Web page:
How to Maintain Your Movement When Taking Time Off

Much of what your body requires to perform at a high level in your sport is the same that it requires to perform healthfully and happily in daily life. This includes things like sleep, hydration, good nutrition, tissue quality, cardiovascular conditioning, joint mobility, joint stability, strength and coordination.

Sports performance, at times, simply requires a bit more of these things—as well as the ability to express them in specific movement patterns relative to the sport.  

When taking time away from your sport it is important to implement a few basic lifelong strategies for daily living. This helps you maintain a great base to build on when you are able and inspired to return.

Maintain Your Raw Materials

The following are a number of elements related to healthy performance in life and sport. Think of them as your "raw materials." They are listed in a general order of priority, however, committing to any one, or as many as you can is always better than doing nothing.

  1. Sleep
  2. Hydration
  3. Nutrition
  4. Good Posture
  5. Movement: Mobility and Stability
  6. Conditioning

These action items can help:

  • Get as much sleep as your body requires.
  • Stay hydrated.
  • Eat clean, nutrient-dense, minimally processed, small, balanced meals.
  • Make good posture a priority throughout your day.  

Maintain Your Movement

Beyond those basics, you should also be sure to maintain your movement.

Let's say you take a break and give no mind to movement. You sit, walk, sit some more, and lay down throughout your days during your time off. Much like how movement is limited when a brace or a cast is being worn, muscles are apt to weaken and shorten. This can inhibit joint mobility and decrease tissue quality (i.e. tight muscles, knots) among other things. As they say: use it or lose it.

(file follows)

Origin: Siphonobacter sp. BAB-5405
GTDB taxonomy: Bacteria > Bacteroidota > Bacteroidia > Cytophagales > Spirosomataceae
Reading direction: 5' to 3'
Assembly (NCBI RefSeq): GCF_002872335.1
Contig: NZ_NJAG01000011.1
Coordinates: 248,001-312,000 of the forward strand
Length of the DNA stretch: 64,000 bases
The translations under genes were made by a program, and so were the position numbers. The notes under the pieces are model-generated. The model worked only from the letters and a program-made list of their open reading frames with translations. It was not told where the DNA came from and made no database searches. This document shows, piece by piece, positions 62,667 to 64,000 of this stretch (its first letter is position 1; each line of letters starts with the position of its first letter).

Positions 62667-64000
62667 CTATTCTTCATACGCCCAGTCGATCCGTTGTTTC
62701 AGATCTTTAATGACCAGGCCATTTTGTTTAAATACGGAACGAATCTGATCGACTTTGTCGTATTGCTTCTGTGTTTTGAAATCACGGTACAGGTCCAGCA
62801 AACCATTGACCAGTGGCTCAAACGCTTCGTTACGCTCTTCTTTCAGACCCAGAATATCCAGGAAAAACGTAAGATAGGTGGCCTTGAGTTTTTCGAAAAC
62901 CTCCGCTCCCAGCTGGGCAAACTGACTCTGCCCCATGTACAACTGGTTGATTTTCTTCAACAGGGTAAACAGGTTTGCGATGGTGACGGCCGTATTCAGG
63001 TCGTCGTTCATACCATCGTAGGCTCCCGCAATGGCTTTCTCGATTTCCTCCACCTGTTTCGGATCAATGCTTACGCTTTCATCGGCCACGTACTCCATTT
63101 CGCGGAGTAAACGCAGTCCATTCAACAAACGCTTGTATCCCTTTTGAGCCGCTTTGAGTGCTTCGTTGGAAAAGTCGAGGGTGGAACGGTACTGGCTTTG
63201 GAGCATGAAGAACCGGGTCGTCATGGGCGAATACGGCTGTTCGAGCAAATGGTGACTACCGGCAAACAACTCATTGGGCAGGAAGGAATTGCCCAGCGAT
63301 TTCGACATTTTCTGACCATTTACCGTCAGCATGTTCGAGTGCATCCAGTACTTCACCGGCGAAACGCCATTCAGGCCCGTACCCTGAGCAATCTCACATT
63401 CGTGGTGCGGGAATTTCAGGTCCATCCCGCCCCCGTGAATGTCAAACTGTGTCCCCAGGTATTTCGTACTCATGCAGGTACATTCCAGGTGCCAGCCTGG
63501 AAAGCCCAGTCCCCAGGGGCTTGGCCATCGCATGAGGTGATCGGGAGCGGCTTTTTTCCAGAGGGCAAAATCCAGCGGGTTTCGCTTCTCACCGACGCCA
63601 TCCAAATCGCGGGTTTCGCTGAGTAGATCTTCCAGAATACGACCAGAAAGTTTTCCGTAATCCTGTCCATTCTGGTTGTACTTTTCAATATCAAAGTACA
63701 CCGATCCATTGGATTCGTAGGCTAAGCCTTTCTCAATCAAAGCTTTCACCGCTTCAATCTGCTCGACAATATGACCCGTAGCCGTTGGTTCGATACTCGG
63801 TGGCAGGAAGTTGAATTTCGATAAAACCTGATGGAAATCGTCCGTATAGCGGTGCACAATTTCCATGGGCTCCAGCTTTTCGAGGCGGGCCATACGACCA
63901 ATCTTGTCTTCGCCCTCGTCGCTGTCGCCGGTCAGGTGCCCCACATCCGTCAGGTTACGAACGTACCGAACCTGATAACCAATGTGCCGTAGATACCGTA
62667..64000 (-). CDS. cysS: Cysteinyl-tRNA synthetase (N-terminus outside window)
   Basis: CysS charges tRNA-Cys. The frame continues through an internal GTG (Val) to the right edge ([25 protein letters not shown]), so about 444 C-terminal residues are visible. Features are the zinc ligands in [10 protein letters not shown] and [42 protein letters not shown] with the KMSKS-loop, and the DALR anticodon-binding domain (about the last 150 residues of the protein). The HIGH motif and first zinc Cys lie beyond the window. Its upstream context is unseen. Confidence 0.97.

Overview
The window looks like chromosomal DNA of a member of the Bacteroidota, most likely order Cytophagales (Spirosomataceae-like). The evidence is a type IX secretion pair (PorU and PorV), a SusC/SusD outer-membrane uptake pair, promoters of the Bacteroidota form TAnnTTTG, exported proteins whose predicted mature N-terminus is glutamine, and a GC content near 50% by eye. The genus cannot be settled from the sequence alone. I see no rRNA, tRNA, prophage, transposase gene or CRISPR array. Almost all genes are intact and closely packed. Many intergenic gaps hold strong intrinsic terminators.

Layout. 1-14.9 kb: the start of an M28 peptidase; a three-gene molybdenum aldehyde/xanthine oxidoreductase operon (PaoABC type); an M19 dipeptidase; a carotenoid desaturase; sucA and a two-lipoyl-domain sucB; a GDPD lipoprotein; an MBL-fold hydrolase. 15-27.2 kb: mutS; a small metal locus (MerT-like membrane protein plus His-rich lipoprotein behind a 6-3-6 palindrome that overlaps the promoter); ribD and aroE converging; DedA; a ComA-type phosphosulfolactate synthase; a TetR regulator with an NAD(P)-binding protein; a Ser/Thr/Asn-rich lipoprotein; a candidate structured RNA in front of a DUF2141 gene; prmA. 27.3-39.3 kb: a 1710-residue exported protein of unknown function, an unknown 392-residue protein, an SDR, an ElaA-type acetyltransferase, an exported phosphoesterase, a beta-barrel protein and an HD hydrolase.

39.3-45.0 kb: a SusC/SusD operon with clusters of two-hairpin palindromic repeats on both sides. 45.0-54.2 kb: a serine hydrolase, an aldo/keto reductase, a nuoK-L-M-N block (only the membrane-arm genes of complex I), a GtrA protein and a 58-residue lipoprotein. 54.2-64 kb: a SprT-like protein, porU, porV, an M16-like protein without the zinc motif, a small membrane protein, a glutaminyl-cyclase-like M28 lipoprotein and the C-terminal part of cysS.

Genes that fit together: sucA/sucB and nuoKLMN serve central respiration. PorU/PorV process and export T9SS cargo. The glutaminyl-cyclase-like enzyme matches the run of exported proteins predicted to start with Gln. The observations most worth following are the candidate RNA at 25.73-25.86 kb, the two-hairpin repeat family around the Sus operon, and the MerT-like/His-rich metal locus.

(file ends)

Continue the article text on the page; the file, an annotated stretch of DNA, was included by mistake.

Much of what is required to perform a daily activity such as squatting down to pick a heavy object up off the floor properly is comparable to what's required to perform an efficient cycling pedal stroke or a running stride.  

Squatting down to pick something up the correct way requires the ability to move the hip, knees and ankles through a wide range of motion. It requires abdominal strength and core stability to maintain good posture throughout the movement in order to protect the lower back. It requires leg strength, especially in the ever-important glute muscles.

If you lack core strength and stability and allow the back to flex (round) in an attempt to lift the item with your arms and back instead, you not only increase your risk of injury, you end up strengthening an improper movement pattern that will likely cause more trouble in the long run.

Similarly, in cycling and running, a lack of core strength and stability will minimize your ability to maintain a neutral spine throughout the movement. Also, a lack of joint mobility in one or more of the hip, knee or ankle joints can greatly impact performance by either minimizing power output, increasing risk of injury, or both.  

You should be able to consistently maintain good posture and a neutral spine while the hips, knees and ankles flex and extend simultaneously.

Certainly there are other sport specific elements to cycling and running that set it apart from the basic activity mentioned above, however it is important to recognize the basic similarities, or "raw materials," and make sure you maintain those.  

There are a number of great programs and tools to help you do so. Here are just a few. Choose one that works for you:

Make it your goal to maintain a lifelong level of good nutrition, sleep, hydration, tissue quality, strength, mobility and stability. That way, when you return to sport, though you may lack some strength, cardio conditioning or coordination of a specific movement, you will, at the very least, have a body that is well-fed, well-rested and capable of getting into the position your sport requires. It's a great place to build your next bout of training upon.

Move well!

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Jessi Stensland is an elite endurance athlete and movement specialist. For additional strategies for injury resistance and efficiency in endurance performance visit her websites: or

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